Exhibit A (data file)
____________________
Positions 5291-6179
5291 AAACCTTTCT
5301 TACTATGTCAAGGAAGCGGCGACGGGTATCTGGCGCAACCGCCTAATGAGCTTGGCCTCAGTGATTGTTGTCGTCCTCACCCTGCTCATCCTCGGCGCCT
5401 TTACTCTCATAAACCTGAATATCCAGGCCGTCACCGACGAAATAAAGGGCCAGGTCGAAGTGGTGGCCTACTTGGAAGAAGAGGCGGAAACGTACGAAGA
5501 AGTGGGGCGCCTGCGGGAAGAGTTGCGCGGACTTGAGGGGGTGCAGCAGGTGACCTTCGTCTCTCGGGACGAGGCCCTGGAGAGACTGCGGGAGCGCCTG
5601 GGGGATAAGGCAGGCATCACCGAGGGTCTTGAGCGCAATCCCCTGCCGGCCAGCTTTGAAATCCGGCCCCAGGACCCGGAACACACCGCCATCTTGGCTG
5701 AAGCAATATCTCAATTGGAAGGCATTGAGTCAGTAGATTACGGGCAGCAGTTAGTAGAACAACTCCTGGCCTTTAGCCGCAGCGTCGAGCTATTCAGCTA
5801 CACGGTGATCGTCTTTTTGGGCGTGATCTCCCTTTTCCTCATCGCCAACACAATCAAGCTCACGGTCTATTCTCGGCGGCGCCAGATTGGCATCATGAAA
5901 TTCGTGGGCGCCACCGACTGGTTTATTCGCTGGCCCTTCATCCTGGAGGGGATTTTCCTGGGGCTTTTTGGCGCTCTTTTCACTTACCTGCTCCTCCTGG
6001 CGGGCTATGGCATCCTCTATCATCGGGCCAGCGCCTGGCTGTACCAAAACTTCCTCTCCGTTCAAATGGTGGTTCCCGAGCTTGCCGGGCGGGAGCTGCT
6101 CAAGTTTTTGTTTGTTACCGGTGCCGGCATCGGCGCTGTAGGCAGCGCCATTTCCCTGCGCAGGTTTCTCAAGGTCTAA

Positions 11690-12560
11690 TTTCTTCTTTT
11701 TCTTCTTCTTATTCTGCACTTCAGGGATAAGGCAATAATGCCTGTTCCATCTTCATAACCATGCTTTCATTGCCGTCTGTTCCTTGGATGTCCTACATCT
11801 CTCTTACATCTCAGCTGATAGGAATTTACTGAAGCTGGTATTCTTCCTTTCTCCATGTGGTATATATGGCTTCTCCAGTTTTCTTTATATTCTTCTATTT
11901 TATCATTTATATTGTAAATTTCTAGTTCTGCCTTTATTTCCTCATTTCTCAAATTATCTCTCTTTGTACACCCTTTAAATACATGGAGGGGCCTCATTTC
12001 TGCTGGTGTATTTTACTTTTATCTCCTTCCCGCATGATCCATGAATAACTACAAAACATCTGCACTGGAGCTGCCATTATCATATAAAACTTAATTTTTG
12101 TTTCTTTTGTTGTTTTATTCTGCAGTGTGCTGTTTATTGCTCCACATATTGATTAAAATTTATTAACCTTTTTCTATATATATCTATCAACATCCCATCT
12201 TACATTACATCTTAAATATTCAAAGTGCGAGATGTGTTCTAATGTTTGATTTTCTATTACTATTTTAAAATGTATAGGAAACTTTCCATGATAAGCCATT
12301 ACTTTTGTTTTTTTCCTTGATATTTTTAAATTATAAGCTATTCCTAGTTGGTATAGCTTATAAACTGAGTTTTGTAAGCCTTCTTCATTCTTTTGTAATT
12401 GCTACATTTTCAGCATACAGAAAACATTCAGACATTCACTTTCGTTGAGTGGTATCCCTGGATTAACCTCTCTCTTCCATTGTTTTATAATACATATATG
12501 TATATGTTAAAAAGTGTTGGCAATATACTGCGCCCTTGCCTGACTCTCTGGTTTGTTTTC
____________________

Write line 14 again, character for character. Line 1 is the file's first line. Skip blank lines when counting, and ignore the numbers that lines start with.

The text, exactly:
11701 TCTTCTTCTTATTCTGCACTTCAGGGATAAGGCAATAATGCCTGTTCCATCTTCATAACCATGCTTTCATTGCCGTCTGTTCCTTGGATGTCCTACATCT